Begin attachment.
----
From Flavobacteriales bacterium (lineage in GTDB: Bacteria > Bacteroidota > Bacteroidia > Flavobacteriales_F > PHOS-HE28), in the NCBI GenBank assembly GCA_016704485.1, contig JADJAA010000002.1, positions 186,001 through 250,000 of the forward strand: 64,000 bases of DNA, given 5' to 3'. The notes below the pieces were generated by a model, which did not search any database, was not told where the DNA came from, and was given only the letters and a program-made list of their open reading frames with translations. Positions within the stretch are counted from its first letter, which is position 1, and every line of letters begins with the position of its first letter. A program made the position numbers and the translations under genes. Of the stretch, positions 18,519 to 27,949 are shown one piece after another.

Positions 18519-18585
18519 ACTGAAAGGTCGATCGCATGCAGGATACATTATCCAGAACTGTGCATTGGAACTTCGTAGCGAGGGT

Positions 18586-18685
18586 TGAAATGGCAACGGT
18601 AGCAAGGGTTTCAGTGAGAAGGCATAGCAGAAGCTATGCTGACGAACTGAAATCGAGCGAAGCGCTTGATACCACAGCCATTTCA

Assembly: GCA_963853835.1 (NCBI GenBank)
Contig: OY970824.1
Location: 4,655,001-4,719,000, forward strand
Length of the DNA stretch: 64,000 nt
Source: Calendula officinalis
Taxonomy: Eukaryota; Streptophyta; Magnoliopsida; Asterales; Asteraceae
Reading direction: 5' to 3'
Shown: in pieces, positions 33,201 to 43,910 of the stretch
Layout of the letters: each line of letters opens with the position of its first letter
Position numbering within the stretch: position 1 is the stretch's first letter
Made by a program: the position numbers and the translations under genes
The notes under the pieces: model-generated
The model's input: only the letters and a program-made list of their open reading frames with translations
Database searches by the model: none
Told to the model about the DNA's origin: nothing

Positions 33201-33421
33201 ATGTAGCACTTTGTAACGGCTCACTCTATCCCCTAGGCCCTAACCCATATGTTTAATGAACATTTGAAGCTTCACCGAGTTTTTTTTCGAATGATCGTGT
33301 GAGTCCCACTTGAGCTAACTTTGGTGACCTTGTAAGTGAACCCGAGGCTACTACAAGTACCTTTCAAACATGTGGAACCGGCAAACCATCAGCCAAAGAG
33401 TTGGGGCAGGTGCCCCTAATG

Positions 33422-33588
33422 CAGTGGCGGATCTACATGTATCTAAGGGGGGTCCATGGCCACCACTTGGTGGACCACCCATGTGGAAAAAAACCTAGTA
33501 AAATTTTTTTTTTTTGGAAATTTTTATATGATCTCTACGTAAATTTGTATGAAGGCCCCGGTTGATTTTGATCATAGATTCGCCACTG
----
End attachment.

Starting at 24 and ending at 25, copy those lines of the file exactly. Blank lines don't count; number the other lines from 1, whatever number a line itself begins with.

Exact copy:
33301 GAGTCCCACTTGAGCTAACTTTGGTGACCTTGTAAGTGAACCCGAGGCTACTACAAGTACCTTTCAAACATGTGGAACCGGCAAACCATCAGCCAAAGAG
33401 TTGGGGCAGGTGCCCCTAATG